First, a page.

Civil defense facility Hochwaldgymnasium (accommodation of security personnel)

In the back of the school ( location ) a staircase leads down to a lock door through which one enters the facility. A long corridor with a generator leads to eleven rooms, which are divided into two quarters separated by a steel lock door. Each of the quarters has five rooms with 20 beds each and a hallway with sanitary facilities. Bedrooms and lounges are furnished with bunk beds and seating. The rear quarter has a battery room and an emergency exit. The construction equipment has been preserved.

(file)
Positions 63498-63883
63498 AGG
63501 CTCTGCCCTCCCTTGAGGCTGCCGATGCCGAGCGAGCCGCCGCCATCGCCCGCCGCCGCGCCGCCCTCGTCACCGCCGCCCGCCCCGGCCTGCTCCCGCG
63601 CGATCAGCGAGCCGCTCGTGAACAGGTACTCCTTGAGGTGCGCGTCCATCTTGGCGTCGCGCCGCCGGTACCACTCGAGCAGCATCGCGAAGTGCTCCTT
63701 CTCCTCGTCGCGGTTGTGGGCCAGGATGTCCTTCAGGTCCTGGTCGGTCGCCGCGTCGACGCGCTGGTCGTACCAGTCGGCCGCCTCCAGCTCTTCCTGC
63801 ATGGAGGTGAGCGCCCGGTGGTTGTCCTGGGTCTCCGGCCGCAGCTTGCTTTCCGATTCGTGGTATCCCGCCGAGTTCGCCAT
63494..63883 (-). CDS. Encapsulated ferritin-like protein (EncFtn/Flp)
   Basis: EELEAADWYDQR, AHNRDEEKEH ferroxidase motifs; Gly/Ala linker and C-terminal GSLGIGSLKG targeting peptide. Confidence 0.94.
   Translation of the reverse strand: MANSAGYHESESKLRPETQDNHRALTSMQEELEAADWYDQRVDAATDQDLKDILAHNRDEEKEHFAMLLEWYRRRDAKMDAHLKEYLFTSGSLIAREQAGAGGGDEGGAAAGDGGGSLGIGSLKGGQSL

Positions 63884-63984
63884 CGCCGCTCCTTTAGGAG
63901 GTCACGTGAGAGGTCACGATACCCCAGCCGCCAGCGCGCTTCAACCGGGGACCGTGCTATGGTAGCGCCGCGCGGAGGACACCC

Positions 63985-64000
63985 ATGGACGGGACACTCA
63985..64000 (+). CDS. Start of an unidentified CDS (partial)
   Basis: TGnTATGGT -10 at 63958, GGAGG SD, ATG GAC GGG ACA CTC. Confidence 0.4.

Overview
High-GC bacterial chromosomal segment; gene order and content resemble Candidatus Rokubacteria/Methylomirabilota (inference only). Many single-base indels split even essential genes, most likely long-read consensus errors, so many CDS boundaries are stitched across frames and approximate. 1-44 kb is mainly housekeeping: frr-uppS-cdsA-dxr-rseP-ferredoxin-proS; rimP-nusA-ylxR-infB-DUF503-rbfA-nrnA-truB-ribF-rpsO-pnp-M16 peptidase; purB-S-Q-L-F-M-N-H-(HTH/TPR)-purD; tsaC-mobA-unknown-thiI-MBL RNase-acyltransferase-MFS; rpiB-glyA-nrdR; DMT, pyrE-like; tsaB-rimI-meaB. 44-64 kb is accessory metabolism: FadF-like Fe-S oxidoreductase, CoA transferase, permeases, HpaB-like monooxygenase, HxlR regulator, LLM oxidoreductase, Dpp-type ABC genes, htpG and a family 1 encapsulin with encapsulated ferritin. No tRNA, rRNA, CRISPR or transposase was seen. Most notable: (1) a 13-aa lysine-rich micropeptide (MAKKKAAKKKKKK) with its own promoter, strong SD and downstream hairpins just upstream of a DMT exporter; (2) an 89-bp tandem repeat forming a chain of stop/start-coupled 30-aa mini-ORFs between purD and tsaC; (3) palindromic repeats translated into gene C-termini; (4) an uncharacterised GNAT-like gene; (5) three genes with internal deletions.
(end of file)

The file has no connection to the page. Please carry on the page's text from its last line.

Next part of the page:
The alternative seat had a separate power supply with its own transformer station on the access road to the Dagstuhl castle ruins .


In front of the entrances to SANI I on Octavie-Allee, a meadow area was kept free by Dagstuhl Castle so that helicopters could land here in an emergency to drop off government personnel.


  • The former alternative seat of the Saarland state government in the city of Wadern . Brochure for the Open Monument Day 2013, City of Wadern ( online as PDF )
  • Wulf Wein: A place of refuge just in case . Saarbrücker Zeitung, April 24, 2010 ( Online as PDF )

Web links

Individual evidence

  1. List of monuments in the Merzig-Wadern district ( Memento from May 2, 2014 in the Internet Archive ), Saarland Monuments List, Saar Monuments Office, p. 44 (PDF)
  2. ↑ Switched to "Auto" ( Memento from May 15, 2013 in the Internet Archive ), aus, accessed on October 29, 2015
  3. ↑ Foundation of the monument, in: The former alternative seat of the Saarland state government in the city of Wadern , o. P.